[cryptography] Inappropriate Use of Adobe Code Signing Certificate

Jeffrey Walton noloader at gmail.com
Tue Oct 9 20:22:49 EDT 2012


On Fri, Sep 28, 2012 at 8:13 AM, ianG <iang at iang.org> wrote:
> Thanks for that - for a security risk analysis I did last year, I've added
> it to a small history of attacks and similar events against PKI:
> http://wiki.cacert.org/Risk/History
You also have http://www.mozilla.org/security/announce/2006/mfsa2006-60.html:

"... Because the set of root Certificate Authorities that ship with
Mozilla clients contain some with an exponent of 3 it was possible to
make up certificates, such as SSL/TLS and email certificates, that
were not detected as invalid."

Jeff

> On 28/09/12 07:49 AM, Jeffrey Walton wrote:
>>
>> http://blogs.adobe.com/asset/2012/09/inappropriate-use-of-adobe-code-signing-certificate.html
>>
>> We recently received two malicious utilities that appeared to be
>> digitally signed using a valid Adobe code signing certificate. The
>> discovery of these utilities was isolated to a single source. As soon
>> as we verified the signatures, we immediately decommissioned the
>> existing Adobe code signing infrastructure and initiated a forensics
>> investigation to determine how these signatures were created. We have
>> identified a compromised build server with access to the Adobe code
>> signing infrastructure. We are proceeding with plans to revoke the
>> certificate and publish updates for existing Adobe software signed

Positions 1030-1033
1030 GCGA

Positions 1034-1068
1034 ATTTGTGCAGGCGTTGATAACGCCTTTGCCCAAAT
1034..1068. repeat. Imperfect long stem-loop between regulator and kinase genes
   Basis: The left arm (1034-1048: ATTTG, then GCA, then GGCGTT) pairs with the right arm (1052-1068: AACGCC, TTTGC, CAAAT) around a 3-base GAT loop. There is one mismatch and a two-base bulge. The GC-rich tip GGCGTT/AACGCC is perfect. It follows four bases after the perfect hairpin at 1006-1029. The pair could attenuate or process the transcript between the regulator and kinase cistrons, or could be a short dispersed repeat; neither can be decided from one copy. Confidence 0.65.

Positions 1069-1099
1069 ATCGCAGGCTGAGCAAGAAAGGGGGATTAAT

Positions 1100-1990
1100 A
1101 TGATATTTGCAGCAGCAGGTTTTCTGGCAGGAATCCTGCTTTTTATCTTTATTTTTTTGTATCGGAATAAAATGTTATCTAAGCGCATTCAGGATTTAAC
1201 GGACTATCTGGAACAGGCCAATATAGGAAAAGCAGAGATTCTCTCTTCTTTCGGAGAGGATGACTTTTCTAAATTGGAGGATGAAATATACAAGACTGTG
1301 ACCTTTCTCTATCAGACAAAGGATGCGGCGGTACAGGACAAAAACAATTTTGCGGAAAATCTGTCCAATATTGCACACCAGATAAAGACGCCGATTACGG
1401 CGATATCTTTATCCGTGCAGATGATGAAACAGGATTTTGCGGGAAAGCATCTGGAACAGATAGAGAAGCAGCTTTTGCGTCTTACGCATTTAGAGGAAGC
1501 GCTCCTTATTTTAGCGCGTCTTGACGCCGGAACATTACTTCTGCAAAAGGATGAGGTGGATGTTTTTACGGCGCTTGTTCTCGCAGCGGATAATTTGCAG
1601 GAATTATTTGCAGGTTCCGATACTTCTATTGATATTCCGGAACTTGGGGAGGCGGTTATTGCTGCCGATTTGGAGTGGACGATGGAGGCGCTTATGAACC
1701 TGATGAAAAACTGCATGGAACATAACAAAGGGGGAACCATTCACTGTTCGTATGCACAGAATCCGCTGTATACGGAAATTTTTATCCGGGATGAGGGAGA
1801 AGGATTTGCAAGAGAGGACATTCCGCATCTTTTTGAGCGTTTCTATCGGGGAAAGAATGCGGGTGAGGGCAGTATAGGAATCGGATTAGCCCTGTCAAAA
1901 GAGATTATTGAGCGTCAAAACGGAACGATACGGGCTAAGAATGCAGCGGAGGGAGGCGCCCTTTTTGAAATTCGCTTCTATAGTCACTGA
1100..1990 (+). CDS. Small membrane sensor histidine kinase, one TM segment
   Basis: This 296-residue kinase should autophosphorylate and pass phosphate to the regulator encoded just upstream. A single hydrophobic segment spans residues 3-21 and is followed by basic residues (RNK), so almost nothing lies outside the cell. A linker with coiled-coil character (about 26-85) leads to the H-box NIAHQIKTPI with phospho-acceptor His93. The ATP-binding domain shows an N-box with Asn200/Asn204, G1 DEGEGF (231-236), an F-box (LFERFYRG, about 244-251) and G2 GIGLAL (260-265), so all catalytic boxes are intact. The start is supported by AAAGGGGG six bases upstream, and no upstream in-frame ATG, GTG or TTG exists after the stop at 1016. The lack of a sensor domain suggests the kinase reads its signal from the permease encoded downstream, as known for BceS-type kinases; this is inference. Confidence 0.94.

>> using the impacted certificate. This only affects the Adobe software
>> signed with the impacted certificate that runs on the Windows platform
>> and three Adobe AIR applications* that run on both Windows and
>> Macintosh. The revocation does not impact any other Adobe software for
>> Macintosh or other platforms.
>>
>> Sophisticated threat actors use malicious utilities like the signed
>> samples during highly targeted attacks for privilege escalation and
>> lateral movement within an environment following an initial machine
>> compromise. As a result, we believe the vast majority of users are not
>> at risk.  We have shared the samples via the Microsoft Active
>> Protection Program (MAPP) so that security vendors can detect and
>> block the malicious utilities.
>>
>> Customers should not notice anything out of the ordinary during the
>> certificate revocation process.  Details about what to expect and a
>> utility to help determine what steps, if any, a user can take are
>> available on the support page on Adobe.com.
>> ...



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